Activist group Voters of Tomorrow announced on Monday that it is filing a formal complaint against Marjorie Taylor Greene with the Office of Congressional Ethics after footage captured the congresswoman allegedly kicking one of their staffers and directing xenophobic remarks at their executive director.
The complaint is expected to accuse Greene of violating Rule XXIII, Clause 1 of the Rules of the House Code of Conduct, which requires a member to “behave at all times in a manner that shall reflect creditably on the House.”
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Rep. Greene “must be held accountable for her physical and verbal attacks on our staff,” wrote Voters of Tomorrow spokesperson Jack Lobel wrote in a statement. “We hope this sends a strong message to the Congresswoman and other far-right politicians: we will fight back against their continued strikes against our generation.”
“This isn’t just about the Marjorie Taylor Greene kick, although that was very alarming to us,” Lobel added to Rolling Stone on Monday. “this is about something larger, which is accountability for leaders in government, and that accountability coming from our generation.”
Lobel says the organization has not been in contract with the Greene’s office since the incident and is focusing on boosting turnout among young people as much as possible in the November midterms. Greene’s office did not immediately return a request for comment from Rolling Stone.
Greene appeared to kick an activist during a confrontation outside the Capitol in September. The incident was documented in a video Greene posted to her Twitter feed. The video shows Greene as she is followed and questioned by members the group. Around the 1:15 mark, Greene appears to step on or kick Marianna Pecora, the group’s 18-year-old deputy communications director who was walking in front of Greene.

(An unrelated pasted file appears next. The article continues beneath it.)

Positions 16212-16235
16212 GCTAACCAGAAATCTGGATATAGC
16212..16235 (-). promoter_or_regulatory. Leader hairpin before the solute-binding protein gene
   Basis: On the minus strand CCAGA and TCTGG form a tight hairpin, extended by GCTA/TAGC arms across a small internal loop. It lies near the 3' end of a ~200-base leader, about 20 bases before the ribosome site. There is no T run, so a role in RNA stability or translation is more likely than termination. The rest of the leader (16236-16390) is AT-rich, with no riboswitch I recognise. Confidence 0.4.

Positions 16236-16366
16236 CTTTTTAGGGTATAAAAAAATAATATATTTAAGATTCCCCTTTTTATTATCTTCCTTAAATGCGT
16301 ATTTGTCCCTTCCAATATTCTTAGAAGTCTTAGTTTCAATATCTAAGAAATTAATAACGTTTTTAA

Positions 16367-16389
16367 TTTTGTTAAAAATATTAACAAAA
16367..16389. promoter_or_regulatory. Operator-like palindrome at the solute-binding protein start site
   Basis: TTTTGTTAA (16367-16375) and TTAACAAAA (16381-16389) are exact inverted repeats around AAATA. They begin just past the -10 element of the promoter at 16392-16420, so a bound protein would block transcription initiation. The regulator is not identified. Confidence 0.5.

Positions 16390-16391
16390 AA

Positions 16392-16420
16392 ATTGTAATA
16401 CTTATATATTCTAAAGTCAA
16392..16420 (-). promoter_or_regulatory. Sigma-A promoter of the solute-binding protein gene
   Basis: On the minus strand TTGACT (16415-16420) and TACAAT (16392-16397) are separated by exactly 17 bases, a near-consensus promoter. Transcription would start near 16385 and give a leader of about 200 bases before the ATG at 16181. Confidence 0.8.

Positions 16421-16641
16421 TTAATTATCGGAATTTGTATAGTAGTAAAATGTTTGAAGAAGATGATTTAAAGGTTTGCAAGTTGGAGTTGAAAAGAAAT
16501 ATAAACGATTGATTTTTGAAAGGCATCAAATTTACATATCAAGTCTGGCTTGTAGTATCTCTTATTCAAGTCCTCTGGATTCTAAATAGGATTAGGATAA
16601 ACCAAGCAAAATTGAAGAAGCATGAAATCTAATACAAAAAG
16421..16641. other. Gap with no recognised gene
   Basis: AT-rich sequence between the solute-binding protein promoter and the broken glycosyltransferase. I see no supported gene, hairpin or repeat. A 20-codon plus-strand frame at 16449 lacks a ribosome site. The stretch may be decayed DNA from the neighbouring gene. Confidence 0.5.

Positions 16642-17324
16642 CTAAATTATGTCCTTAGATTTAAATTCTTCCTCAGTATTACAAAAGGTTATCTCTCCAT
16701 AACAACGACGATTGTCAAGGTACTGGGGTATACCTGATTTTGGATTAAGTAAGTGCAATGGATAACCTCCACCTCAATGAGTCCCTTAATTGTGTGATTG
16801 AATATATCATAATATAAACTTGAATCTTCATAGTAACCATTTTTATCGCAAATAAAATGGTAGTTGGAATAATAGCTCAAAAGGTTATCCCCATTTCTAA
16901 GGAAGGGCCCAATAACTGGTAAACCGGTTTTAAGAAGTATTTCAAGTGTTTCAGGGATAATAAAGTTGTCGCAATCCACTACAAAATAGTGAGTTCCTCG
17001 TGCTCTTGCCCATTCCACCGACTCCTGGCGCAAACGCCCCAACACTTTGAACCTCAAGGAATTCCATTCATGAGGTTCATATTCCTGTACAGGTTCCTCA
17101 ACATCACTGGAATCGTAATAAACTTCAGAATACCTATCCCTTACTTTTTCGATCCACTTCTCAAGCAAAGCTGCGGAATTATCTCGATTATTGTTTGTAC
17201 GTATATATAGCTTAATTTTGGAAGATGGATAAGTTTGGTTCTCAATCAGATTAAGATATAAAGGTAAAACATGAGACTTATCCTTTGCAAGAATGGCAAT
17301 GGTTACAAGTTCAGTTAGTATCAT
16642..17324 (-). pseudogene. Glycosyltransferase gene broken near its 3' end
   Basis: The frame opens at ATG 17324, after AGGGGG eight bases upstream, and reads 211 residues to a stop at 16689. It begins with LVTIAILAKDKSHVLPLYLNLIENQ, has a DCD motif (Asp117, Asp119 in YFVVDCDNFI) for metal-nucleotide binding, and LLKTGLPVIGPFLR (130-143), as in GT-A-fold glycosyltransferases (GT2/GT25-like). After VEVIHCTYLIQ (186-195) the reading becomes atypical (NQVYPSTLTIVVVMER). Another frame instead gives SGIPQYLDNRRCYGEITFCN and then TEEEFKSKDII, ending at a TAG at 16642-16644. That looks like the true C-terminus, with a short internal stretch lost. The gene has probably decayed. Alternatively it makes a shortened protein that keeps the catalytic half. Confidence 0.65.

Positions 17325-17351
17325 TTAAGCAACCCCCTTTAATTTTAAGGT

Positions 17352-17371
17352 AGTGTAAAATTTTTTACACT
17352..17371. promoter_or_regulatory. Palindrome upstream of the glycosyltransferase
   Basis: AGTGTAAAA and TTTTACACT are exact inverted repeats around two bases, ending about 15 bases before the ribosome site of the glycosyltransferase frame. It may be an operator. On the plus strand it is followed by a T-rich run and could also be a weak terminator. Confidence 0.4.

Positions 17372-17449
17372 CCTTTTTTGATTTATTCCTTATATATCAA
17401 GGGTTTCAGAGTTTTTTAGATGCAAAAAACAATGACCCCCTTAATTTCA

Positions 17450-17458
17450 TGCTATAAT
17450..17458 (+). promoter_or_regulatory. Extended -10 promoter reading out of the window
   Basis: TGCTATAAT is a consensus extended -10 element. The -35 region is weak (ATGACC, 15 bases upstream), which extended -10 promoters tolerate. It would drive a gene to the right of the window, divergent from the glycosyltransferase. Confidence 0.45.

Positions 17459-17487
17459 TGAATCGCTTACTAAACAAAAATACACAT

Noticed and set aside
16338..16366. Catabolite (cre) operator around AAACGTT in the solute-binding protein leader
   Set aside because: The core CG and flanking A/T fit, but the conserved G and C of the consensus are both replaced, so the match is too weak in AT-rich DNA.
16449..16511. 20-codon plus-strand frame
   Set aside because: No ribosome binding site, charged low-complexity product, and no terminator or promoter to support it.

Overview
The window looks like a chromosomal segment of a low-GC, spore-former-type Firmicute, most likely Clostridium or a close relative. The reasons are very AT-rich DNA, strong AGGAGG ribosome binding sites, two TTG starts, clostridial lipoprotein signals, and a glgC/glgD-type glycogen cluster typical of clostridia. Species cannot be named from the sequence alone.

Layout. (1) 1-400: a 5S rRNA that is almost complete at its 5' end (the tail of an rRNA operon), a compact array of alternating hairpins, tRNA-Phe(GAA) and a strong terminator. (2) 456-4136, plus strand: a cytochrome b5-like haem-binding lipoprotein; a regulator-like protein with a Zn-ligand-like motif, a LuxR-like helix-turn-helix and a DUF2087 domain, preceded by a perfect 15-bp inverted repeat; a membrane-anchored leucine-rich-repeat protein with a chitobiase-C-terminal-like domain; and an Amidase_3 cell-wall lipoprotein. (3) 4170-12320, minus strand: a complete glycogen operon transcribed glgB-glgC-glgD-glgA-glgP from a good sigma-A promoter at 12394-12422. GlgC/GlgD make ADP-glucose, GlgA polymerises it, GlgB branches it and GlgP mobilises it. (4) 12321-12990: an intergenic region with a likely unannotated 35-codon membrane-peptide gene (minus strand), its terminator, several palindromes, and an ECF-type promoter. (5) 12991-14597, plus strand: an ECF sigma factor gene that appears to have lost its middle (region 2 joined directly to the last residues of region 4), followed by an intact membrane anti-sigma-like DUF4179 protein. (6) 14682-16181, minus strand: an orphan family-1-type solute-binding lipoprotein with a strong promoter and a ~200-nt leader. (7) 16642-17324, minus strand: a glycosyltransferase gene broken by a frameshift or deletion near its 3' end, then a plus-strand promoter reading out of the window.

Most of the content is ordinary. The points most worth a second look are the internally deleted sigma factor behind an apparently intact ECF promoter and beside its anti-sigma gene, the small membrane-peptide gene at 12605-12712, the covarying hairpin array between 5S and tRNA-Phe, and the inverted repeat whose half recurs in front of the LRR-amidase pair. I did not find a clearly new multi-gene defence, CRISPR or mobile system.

“Did she literally just tweet out the video of her kicking me?” Pecora wrote on Twitter along with Greene’s video. Pecora shared a different angle on her own feed.
“I’m so sorry but I don’t think it’s unreasonable to expect members of Congress to not kick an 18 year old citizen,” Pecora added.
Voters of Tomorrow wrote in a statement to reporters that Greene “physically and verbally attacked members of our team,” and that “in addition to yelling at our Executive Director, a Mexican immigrant, to ‘go to another country,’ she physically assaulted another young staffer.”
Santiago Mayer, executive director of the group, wrote on Twitter that Voters of Tomorrow is consulting with their legal team and “keeping our options open.”
Greene attacked Mayer on Twitter, calling him a “paid political activist” and telling him to “go back” to Mexico if he didn’t like the gun laws in the United States.
Nick Dyer, Greene’s communications director who was with her when the incident took place, disputed how Greene’s actions have been characterized when reached by The Washington Post. When reached for comment by Rolling Stone, Dyer wrote, “This is all ridiculous and you should refrain from repeating lies.”
Pecora told the Post that Greene’s behavior was an outlier in what was otherwise a productive day at the Capitol. “We’ve been sitting in meetings all week with both Democrats and Republicans,” she said. “Nobody has been anything but respectful. Everybody has been just so incredibly attentive, and taken us seriously and had, like, really productive conversations with us. Except for Marjorie Taylor Greene.”
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